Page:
It has never felt like Pile take themselves seriously. In fact, the track titled ‘Fuck The Police’ is a beautiful 1:30 minute instrumental and there is a line in ‘Waking up in the Morning’ that reads as ‘I sleepwalk with my second grade teacher’. Pile are almost the antithesis of rock, even though they embrace it at the same time, slipping between metal, post-hardcore, rock and some post-rock elements that they have become known for in their respective Massachusetts community that has grown considerably, drawing arguably more successful students of the cult, such as Speedy Ortiz.
‘The World Is Your Motel’ couldn’t be a better opener and first experience of Pile. A blistering song that ends with an ungodly scream that sounds like Michael Gira incarnate from last year’s ‘Oxygen’ on the ‘To Be Kind’ album from Swans. In fact, Pile are becoming even more and more like Swans as their albums progress, with Rick Maguire howling behind the thick, sludgy guitars that are laden upon Swans‘ sound. Pile’s influences are generally pretty clear to see and they make no apologies for it: the Swans-ness, Slint’s quiet/loud dynamic, Fugazi’s DIY punk.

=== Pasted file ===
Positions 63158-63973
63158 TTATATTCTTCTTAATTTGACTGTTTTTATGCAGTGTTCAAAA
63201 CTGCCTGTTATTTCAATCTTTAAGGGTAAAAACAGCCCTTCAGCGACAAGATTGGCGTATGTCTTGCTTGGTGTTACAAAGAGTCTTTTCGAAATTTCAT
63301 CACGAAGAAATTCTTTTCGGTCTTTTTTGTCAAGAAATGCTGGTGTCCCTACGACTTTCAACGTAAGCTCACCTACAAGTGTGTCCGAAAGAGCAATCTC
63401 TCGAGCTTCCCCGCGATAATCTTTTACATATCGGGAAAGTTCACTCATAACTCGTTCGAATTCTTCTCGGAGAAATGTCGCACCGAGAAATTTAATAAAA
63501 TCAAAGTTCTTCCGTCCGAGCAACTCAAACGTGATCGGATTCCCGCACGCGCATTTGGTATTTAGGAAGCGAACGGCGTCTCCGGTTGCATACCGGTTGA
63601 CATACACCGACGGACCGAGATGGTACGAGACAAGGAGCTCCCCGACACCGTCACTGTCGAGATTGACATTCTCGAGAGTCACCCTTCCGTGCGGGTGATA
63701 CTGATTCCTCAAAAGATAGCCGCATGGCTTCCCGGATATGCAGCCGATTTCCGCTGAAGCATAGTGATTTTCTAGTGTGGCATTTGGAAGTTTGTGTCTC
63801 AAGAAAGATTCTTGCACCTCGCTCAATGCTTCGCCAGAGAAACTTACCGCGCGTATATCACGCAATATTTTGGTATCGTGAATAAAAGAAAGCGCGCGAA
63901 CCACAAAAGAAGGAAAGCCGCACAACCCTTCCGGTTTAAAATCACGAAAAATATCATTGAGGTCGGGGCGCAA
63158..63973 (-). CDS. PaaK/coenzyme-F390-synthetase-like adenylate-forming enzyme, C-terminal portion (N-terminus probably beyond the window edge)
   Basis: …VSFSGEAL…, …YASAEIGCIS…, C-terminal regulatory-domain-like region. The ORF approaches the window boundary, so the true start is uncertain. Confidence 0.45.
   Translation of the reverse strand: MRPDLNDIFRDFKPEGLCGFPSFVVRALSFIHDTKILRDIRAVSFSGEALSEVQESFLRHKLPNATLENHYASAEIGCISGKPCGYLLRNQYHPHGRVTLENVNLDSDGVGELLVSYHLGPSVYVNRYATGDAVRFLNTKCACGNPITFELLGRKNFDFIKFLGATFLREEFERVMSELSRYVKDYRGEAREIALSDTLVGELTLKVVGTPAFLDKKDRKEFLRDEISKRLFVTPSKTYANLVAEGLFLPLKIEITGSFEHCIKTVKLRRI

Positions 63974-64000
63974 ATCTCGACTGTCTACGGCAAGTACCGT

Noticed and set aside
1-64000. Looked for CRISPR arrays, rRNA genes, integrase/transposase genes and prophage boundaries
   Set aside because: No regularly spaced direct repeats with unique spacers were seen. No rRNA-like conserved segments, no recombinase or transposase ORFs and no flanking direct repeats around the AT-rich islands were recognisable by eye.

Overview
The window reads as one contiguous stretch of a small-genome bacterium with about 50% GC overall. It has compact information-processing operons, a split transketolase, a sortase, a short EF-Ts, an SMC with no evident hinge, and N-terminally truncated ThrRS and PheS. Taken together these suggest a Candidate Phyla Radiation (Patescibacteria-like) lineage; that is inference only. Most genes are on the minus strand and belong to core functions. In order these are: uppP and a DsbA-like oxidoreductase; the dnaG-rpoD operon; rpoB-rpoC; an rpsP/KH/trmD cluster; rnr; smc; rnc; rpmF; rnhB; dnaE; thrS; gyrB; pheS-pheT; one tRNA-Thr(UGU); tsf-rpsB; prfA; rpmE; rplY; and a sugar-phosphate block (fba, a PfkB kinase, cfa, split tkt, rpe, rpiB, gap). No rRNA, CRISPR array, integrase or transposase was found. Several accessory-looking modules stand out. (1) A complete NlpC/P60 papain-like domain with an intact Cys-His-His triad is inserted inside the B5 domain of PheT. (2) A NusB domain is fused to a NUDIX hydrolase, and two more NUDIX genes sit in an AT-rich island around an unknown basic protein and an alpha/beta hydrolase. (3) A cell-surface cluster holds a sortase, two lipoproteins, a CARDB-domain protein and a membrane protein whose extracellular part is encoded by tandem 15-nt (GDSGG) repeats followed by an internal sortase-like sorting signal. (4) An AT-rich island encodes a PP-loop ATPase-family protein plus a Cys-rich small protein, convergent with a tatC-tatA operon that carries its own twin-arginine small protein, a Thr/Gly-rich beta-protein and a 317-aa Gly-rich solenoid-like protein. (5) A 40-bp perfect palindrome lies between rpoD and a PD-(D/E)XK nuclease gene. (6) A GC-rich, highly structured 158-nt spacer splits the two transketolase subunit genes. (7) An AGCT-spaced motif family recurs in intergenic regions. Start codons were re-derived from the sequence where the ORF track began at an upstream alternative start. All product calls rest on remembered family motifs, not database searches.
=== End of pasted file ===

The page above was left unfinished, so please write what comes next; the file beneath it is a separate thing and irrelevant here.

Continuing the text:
Maguire’s voice is sometimes lost in the mix, which makes his already-fuzzy obscure metaphor even harder to interpret. Generally in the quieter or plodding moments the lyrics are easier to hear, but during the harder moments the ear has to strain to listen to the deliberately low voice. Since it sounds so deliberate I can’t pass it off as an error and Pile’s DIY attitude always comes off as ramshackle but endearing.
However, this is where my sympathies with Pile end. Yes, they don’t take themselves seriously and yes, they undoubtedly have a sound that they have hit upon and wish to take full advantage of. But after 36 minutes I can’t help wanting for more. And not just more, just something with a bit more substance. Pile are clearly good at playing rock and crossing into hardcore, but they are so firmly implanted in this that they can’t see beyond it. They have been playing the same music since their first album. As vanguards of their scene they are the wise old men, but they are the wise old men who are content to sit on their ‘Prom Song’ sized laurels.
‘Prom Song’ was the masterpiece in the centre of 2012 album ‘Dripping’, sitting firmly in the middle of the release like the only child that stick out, a five-minute epic that can’t be found on ‘You’re Better Than This’. I wanted to be blown away by something on this new album, but it wasn’t to be found. Instead what I found was a mediocre rock album that knows what it is good at and sticks to it. Apart from the initial smile that comes from Maguire’s lyrics, I had to dig to find more.
The cover of You’re Better Than This matches the album perfectly really. Stabs at horror-rock (clowns), surrounded by garbage. This isn’t a garbage album, it has garbage in the best possible way: it’s dirty, doesn’t hold back and makes no attempt to put on a serious face. But it won’t light you on fire.